Greedy governments? by Will Hutton Chief Executive of the Industrial Society
The thousands of UK job losses announced by Motorola last week represents another twist in the plot of the continuing calamity of the global telecoms industry.
Over the past five years European, US and Asian telecom companies have run up more than $700bn of debt as they scrambled over each other to bid for a piece of the communications action. A conservative estimate is that at least £100bn will never be repaid.
Over the plast 10 weeks more than 100,000 people worldwide have lost their jobs in the industry.
So who’s to blame? Industry analysts and others point the finger at governments. They believe that if governments hadn’t been so greedy – and let’s not beat about the bush – stupid, then this debacle wouldn’t have happened.
Nigel Dayton of Gartner’s was quoted in The Engineer last week as saying that it was ‘shocking’ the government should complain about job losses at Motorola when in reality they were to blame for charging £22.5bn from operators in the 3G licence auction.
So that’s all right then. Now we know. The companies and investment community can sleep easy knowing it was nothing to do with them. Au contraire, it was all the fault of greedy bureaucrats in Whitehall who knew nothing about the global telecoms industry and couldn’t be bothered to find out.
Wrong. As the government said, it was the companies which agreed on what to pay for the new licences. It was they who paid too much, despite their army ofanalysts and expert advisers, themselves urged on by the plethora of independent advisers from UK investment banks keen to earn fat fees from encouraging these companies to run up record debts.
Put simply, the irrationality of the companies – along with a fair dose of greed – is a condemnation of the way unmanaged and deregulated markets work.
The UK, or anywhere else for that matter, doesn’t need a multiplicity of mobile phone and broadband networks in the same way that we don’t need a multiplicity of gas, electricity or water distribution networks.
What will happen is that there will be a wave of mergers and takeovers among the smaller telecoms companies and some cross-selling of strategic stakes, so leaving us with a few powerful, private-sector monopoly networks accountable to their shareholders, instead of public ones that are accountable to all of us.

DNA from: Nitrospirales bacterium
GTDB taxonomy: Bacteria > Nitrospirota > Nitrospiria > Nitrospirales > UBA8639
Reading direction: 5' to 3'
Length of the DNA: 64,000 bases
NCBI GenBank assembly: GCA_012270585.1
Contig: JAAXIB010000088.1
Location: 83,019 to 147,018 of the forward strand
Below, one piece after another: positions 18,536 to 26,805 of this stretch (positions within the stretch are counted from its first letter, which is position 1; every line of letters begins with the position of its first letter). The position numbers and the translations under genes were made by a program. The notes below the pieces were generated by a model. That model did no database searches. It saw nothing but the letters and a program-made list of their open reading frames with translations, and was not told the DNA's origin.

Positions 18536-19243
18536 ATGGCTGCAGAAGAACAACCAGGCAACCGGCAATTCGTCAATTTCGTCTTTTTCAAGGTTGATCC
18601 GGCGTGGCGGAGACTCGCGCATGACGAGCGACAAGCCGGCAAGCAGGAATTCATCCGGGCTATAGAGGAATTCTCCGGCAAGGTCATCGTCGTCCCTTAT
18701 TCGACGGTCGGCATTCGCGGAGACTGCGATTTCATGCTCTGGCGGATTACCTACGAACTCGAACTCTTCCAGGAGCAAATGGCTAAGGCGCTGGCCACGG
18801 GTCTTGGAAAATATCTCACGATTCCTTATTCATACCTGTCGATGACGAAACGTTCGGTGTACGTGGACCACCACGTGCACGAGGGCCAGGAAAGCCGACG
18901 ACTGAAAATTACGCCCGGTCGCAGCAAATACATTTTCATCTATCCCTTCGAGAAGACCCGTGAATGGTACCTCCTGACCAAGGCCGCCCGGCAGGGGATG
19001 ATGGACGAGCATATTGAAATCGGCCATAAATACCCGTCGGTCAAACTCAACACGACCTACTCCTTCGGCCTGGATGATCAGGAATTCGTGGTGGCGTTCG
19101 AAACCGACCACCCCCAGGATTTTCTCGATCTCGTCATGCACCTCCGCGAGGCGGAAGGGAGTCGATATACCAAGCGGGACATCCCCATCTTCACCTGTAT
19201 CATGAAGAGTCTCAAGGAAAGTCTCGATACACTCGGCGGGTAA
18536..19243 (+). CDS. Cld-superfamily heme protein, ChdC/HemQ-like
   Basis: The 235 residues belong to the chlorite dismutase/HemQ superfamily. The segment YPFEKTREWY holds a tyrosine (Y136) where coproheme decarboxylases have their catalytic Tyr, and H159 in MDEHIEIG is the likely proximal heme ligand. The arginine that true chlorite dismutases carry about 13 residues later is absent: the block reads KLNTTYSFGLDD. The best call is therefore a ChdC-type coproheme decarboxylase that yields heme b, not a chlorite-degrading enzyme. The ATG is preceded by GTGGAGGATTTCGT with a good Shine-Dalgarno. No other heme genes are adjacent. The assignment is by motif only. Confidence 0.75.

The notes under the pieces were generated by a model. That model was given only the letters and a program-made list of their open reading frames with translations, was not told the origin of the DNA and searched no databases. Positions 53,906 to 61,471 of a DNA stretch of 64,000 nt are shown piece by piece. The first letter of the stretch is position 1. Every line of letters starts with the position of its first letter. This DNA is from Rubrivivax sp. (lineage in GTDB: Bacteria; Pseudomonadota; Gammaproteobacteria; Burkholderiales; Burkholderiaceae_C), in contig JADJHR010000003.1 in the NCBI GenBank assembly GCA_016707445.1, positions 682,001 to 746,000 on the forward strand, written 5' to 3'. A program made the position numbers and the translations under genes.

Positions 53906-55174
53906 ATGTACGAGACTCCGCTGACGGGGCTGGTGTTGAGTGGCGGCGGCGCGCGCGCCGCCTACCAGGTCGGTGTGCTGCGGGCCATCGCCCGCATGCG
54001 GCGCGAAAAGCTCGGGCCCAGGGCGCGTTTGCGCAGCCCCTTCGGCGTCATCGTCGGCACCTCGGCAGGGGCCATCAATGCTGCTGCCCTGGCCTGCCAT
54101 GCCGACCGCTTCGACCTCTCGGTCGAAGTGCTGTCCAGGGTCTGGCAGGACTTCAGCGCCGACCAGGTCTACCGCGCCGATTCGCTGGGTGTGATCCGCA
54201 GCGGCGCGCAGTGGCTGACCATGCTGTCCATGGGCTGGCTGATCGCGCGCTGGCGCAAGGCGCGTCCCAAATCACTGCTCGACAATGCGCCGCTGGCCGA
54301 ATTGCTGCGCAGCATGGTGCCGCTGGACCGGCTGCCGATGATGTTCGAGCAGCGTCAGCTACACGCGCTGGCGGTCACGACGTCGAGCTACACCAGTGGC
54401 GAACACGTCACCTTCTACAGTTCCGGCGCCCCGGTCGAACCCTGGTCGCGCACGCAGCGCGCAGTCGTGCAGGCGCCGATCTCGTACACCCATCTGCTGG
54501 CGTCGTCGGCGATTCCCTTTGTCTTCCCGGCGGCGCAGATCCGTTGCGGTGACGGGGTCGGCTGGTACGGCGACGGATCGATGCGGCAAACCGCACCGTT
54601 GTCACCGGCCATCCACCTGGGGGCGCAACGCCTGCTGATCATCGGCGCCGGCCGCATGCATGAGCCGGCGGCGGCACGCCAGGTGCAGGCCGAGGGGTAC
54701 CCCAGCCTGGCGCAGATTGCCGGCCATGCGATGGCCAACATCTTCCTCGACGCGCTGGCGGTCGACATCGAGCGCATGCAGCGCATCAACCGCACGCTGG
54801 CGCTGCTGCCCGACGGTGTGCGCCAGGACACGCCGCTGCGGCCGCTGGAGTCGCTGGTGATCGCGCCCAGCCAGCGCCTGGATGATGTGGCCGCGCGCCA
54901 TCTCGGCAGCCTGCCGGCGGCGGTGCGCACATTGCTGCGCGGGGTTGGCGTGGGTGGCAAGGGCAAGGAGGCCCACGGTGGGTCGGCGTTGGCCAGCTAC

Telephone networks are natural monopolies and public goods. With telecoms the public good is best served by ensuring that as many people as possible are offered cheap access.
Privatising a natural monopoly merely allows the owners of that monopoly the chance to create debt mountains with all the attendant risks and consequences. I think it is on this point that we require governments to think again and ditch outdated free market ideology.
Governments get many things wrong. But on this occasion they are not the ones responsible for this global mess. The telecoms industry is. It’s about time we realised that the emperor has no clothes.
Reach for your handset, call the PM
by Christine Buckley, industrial editor of The Times
The next generation of mobile phone technology promises a host of exciting things.
Users may watch a film while they wait for the train home, or use video conferencing facilities to show where they are – presuming they are still at the office and not at the pub. They will be able to send e-mails and surf the web far more effectively than is currently possible through WAP phones.
But the telecoms industry could be in for a resounding shock… many people may want their mobile phones primarily for a comparatively humble reason – a phone call.We could already be seeing the warning signs of a huge lack of interest in 3G mobiles in the current handset glut which has engulfed the industry and led to warnings of 30,000 job losses worldwide.
The expectation that people will carry on wanting the latest bells and whistles on their phones is, it seems, being blown apart.
Singapore has cancelled its 3G auction, despite being a nation obsessed with the latest gadgets. The industry looked at the market and decided the take-up just wouldn’t be worth the huge sums expected for the licences.
The realities of telecoms falling to earth is proving a headache for our government, which has been so keen to trumpet the advantages of the new economy. One minute ministers are talking up the high-quality nature of telecoms jobs, the next the prime minister is reaching for his own handset to beg Motorola not to cut 3,000 jobs in Scotland.
The fact that he and other Cabinet ministers could do nothing to prevent the closure of Motorola’s Bathgate plant is even more humiliating. Other speculated telecoms jobs that were supposed to provide some amelioration for the large job cuts planned in south Wales by Corus look unlikely to materialise.
The government also has another fundamental problem: the growing clamour from heavily indebted telecoms companies that they need assistance to help soften the blow of the huge sums they were forced to pay for the licences. Effectively, they want some of their money back.
The government, which does not have the same huge stakeholding in the main national telecoms provider as do France and Germany, is unlikely to want to hand back wads of the £22.5bn it made from the licences. But it is coming under pressure to extend their length, to allow companies to share infrastructure, and to wave through planning applications for more than 30,000 phone masts.
This government has always seemed keener on championing new economy industries than traditional manufacturing no matter how technologically sophisticated it now is. It may be finding now that a large part of the new economy is built on sand.